If I have an equilateral triangle with sides of 4", how do I figure out what the diameter of a circle would be that touches the three points?

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- December 16th 2012, 09:36 PMJambeDiameter of circle--equilateral triangle
If I have an equilateral triangle with sides of 4", how do I figure out what the diameter of a circle would be that touches the three points?

- December 16th 2012, 10:21 PMphys251Re: Diameter of circle--equilateral triangle
Draw it out; make sure the diagram isn't too small. Write EVERYTHING you know about the circle and the triangles (notice I said triangle

**s**--there's a hint). - December 17th 2012, 09:42 AMJambeRe: Diameter of circle--equilateral triangle
I should have said that this is not homework. I am 71 years old. If I had a compass I would try to figure it out geometrically as follows:

Bisect a side, set the compass to one half the side, draw an arc. Do the same thing with an adjacent--oops, that's not going to work. I would have to have the circle which is what I am trying to find.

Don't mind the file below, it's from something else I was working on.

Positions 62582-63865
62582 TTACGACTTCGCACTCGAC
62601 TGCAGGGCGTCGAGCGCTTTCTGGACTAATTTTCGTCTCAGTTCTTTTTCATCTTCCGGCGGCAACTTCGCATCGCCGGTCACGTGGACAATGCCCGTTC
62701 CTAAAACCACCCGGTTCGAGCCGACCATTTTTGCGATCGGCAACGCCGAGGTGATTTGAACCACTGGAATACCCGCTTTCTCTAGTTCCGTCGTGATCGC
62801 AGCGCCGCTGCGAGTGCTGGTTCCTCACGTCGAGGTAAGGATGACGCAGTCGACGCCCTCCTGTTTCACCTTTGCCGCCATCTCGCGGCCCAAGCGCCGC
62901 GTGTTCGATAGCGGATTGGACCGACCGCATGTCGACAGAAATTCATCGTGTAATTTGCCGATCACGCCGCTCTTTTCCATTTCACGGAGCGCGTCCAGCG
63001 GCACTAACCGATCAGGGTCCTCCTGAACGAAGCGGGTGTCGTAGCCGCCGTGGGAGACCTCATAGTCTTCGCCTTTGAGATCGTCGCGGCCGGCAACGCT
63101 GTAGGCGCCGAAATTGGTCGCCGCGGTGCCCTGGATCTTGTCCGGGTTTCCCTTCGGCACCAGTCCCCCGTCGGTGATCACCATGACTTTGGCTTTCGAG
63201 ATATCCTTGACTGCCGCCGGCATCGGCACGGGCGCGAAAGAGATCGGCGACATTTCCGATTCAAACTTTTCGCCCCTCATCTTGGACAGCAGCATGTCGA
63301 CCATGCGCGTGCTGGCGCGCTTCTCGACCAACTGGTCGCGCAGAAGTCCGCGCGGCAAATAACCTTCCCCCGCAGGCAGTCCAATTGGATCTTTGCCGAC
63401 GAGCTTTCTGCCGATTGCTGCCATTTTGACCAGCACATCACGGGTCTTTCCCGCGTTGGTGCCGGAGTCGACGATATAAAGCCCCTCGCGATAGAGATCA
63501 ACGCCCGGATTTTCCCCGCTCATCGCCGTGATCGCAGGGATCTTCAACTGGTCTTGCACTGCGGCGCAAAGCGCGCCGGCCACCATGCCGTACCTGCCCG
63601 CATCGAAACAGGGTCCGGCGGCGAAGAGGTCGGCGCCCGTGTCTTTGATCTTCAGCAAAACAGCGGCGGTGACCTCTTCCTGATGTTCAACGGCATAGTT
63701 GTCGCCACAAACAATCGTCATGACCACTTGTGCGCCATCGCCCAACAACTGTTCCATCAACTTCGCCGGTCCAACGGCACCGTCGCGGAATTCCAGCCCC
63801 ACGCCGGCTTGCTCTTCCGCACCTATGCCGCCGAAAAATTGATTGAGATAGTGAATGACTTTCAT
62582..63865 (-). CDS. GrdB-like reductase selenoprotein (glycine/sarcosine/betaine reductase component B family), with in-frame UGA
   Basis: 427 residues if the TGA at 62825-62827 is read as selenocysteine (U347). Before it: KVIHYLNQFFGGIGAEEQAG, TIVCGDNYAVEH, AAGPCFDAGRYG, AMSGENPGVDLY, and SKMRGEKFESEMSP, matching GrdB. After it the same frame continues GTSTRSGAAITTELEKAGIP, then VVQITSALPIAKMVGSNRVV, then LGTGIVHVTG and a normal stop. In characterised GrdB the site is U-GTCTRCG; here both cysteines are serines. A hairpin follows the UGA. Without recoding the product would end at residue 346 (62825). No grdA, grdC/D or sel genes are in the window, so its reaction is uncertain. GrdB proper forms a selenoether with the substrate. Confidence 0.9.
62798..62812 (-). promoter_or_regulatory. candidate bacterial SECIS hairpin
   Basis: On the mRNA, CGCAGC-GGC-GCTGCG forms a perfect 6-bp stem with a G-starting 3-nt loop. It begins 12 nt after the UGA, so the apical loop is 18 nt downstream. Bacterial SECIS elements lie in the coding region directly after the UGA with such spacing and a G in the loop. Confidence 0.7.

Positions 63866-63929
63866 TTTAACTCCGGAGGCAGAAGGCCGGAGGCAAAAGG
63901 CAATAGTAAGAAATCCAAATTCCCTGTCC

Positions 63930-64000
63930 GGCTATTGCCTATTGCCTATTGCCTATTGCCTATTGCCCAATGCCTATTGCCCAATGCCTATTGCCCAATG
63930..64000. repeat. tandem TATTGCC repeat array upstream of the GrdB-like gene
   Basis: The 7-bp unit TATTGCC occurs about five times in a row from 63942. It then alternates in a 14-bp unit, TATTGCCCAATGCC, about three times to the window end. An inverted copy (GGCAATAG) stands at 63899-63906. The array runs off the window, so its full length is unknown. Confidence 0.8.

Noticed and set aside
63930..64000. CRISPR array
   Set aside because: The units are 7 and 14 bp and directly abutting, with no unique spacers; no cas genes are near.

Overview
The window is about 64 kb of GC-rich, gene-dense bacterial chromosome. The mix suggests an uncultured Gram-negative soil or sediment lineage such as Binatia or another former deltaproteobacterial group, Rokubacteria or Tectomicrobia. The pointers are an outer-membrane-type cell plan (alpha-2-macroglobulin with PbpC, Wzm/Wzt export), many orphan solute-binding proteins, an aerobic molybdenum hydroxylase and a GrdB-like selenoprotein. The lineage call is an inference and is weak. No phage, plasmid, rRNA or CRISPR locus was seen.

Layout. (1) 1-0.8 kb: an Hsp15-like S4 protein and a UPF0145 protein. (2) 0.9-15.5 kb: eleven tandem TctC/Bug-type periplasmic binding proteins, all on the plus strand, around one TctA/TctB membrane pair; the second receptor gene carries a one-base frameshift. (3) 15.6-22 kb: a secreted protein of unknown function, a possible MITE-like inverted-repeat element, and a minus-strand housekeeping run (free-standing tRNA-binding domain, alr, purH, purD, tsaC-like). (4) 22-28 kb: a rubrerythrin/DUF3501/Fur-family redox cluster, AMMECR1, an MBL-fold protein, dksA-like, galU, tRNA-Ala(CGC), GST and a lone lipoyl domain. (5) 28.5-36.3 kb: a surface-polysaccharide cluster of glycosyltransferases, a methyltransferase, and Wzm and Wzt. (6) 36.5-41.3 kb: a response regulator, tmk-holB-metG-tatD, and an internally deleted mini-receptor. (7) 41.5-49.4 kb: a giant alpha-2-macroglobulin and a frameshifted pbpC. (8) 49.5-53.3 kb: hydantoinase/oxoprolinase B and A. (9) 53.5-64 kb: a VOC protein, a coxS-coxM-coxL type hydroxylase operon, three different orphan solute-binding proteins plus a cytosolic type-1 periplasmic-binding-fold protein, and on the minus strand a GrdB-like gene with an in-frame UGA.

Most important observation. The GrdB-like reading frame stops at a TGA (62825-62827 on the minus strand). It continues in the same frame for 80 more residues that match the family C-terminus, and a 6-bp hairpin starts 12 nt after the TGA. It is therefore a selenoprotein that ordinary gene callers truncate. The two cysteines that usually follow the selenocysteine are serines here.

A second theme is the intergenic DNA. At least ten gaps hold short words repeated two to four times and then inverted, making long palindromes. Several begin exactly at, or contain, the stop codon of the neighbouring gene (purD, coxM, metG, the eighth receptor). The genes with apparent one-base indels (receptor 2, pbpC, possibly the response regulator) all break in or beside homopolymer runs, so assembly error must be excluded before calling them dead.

Well, I've read some similar discussions (below) and apparently this can't be solved just using geometry--you have to use Pythagorean theorem to solve for r. Thanks anyway. - December 17th 2012, 10:00 AMMarkFLRe: Diameter of circle--equilateral triangle
If we deconstruct the equilateral triangle into 3 congruent isosceles 30°-30°-120° triangles, we find the two equal sides of these isosceles triangles is the radius of the circle.

Then, we may find the radius*r*in inches is:

And so the diameter*d*is:

. - December 17th 2012, 10:02 AMPlatoRe: Diameter of circle--equilateral triangle

This page answers your question.

You want the radius of the inscribed circle. It is right there. - December 17th 2012, 10:53 AMJambeRe: Diameter of circle--equilateral triangle
- December 17th 2012, 01:19 PMPlatoRe: Diameter of circle--equilateral triangle